Conditional Reasoning

6lehderjets
Posts: 226
Joined: Wed Jul 20, 2011 11:01 pm

Conditional Reasoning

Postby 6lehderjets » Sat Jul 23, 2011 1:16 am

Hello, when it comes to conditional reasoning questions does anyone have an estimate on how many questions with conditional reasoning show up per section in logical reasoning?

I know conditional reasoning is prevalent in must be true questions, are there any other question types conditional reasoning appears in regularly?

Finally, besides looking out for the indicators is there any other tips any of you may have on recognizing conditional reasoning exists in a stimulus?

Thanks in advance.

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Sloth Hero
Posts: 233
Joined: Sun Apr 17, 2011 2:32 pm

Re: Conditional Reasoning

Postby Sloth Hero » Sat Jul 23, 2011 1:41 am

I mean, all argumentation is essentially conditional reasoning -- but that's metatheory.

But the key words you want to look out for is obviously "if, the, unless, only, only if, if and only if, whenever" etc.

And for quantified conditional reasoning keep an eye out for "All, None, Some, Not all, most, often" etc.

Get the LRB. :)

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Jeffort
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Joined: Wed Jun 18, 2008 4:43 pm

Re: Conditional Reasoning

Postby Jeffort » Sat Jul 23, 2011 10:53 am

6lehderjets wrote:Hello, when it comes to conditional reasoning questions does anyone have an estimate on how many questions with conditional reasoning show up per section in logical reasoning?

I know conditional reasoning is prevalent in must be true questions, are there any other question types conditional reasoning appears in regularly?

Finally, besides looking out for the indicators is there any other tips any of you may have on recognizing conditional reasoning exists in a stimulus?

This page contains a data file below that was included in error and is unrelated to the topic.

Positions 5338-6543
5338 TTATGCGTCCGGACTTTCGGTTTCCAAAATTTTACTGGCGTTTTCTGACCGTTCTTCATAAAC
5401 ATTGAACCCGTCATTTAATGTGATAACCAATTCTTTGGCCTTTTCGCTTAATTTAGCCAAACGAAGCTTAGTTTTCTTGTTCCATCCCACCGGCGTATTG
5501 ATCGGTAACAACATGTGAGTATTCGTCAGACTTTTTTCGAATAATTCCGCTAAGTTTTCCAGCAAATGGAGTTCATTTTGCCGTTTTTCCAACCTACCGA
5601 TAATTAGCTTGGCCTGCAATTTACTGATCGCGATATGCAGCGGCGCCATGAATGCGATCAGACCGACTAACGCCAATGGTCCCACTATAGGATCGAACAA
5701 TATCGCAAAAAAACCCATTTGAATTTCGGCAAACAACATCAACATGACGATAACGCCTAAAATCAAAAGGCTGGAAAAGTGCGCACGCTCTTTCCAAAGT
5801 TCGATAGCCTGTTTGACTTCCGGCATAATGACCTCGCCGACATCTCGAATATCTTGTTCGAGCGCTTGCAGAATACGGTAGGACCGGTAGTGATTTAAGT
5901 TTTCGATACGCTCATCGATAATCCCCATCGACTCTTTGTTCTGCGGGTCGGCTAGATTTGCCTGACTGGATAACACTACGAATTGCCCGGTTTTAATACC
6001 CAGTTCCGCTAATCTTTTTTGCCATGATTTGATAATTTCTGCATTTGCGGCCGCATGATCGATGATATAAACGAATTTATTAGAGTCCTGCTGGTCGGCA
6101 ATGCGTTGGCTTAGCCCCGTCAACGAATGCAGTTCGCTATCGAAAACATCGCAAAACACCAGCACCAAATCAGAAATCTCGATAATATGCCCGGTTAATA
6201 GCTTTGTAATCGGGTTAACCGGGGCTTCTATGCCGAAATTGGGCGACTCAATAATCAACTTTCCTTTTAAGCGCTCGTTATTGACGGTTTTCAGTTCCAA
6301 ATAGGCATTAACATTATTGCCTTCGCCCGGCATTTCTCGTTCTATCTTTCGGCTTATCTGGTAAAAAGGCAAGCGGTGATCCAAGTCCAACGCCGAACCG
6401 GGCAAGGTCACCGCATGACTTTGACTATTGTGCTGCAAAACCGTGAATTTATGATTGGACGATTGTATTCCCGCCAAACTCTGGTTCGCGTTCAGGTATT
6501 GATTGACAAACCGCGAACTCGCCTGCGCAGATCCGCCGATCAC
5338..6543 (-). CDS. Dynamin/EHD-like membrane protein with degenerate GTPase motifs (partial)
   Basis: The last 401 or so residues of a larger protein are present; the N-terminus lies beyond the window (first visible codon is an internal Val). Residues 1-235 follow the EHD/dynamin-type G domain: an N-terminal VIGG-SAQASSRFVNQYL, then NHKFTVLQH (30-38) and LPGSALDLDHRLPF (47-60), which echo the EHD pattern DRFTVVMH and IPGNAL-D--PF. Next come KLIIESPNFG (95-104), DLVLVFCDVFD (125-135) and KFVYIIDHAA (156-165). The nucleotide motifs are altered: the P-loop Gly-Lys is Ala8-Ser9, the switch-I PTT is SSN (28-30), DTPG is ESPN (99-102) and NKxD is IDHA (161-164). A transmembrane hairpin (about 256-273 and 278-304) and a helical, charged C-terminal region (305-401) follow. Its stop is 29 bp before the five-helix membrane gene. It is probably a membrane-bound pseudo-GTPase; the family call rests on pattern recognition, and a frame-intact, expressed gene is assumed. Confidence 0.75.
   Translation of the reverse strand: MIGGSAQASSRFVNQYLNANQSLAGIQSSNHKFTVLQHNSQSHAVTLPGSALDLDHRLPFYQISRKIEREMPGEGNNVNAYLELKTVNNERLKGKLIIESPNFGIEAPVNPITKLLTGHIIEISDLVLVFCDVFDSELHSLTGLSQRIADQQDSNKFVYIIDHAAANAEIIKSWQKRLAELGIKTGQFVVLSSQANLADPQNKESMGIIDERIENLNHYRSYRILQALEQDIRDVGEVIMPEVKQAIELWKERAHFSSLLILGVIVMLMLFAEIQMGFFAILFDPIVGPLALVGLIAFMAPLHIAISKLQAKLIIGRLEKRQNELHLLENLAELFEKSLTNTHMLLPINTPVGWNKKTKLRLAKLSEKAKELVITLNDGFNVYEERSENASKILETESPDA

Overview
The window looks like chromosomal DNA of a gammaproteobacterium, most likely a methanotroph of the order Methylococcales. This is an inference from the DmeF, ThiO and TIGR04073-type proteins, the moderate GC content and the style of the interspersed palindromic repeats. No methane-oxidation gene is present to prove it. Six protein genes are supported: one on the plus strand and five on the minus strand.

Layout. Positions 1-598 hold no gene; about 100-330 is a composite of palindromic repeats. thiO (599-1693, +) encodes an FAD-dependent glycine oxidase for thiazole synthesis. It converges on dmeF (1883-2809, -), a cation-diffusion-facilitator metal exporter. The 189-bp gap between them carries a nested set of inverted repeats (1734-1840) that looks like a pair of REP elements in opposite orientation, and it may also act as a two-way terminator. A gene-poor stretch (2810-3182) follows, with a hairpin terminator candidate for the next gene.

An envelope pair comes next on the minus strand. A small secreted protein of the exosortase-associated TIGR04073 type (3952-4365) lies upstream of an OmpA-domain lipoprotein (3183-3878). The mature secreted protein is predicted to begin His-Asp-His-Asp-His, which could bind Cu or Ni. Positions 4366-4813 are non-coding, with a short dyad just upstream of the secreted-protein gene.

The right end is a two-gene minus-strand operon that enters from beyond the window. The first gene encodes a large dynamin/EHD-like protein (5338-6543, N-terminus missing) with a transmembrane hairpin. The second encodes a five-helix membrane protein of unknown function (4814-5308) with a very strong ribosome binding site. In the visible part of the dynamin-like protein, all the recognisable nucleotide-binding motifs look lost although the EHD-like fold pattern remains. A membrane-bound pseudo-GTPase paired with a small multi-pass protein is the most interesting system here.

Thanks in advance.


The number varies and floats around 7-11 total per test (counting both LR sections) in terms of LR questions with premises/conclusions/answer choices you can cleanly and accurately diagram using Image Image Image notation of the logical relationships in order to see it clearly to solve the question more easily/with certainty.

The overwhelming majority of them are must be true, justify the conclusion (aka sufficient assumption), parallel reasoning and principle question types. It also pops up in describe the flawed method of reasoning questions and occasionally (though much less often) in strengthen questions. Sometimes clear cut/obvious conditional statements appear as a time waster distraction thing in main point and argument structure (role of XyZ part) questions. It's a distraction in those because you don't typically need to diagram in order to differentiate premises from conclusions and sub-conclusions but you can get sucked into wasting time doing it before reading the question stem and knowing what approach to take with the question.

Necessary assumption questions are by definition conditional logic based but not typically ones that diagramming helps with in an A Image B Image C, therefore A Image C or whatever diagramming way.




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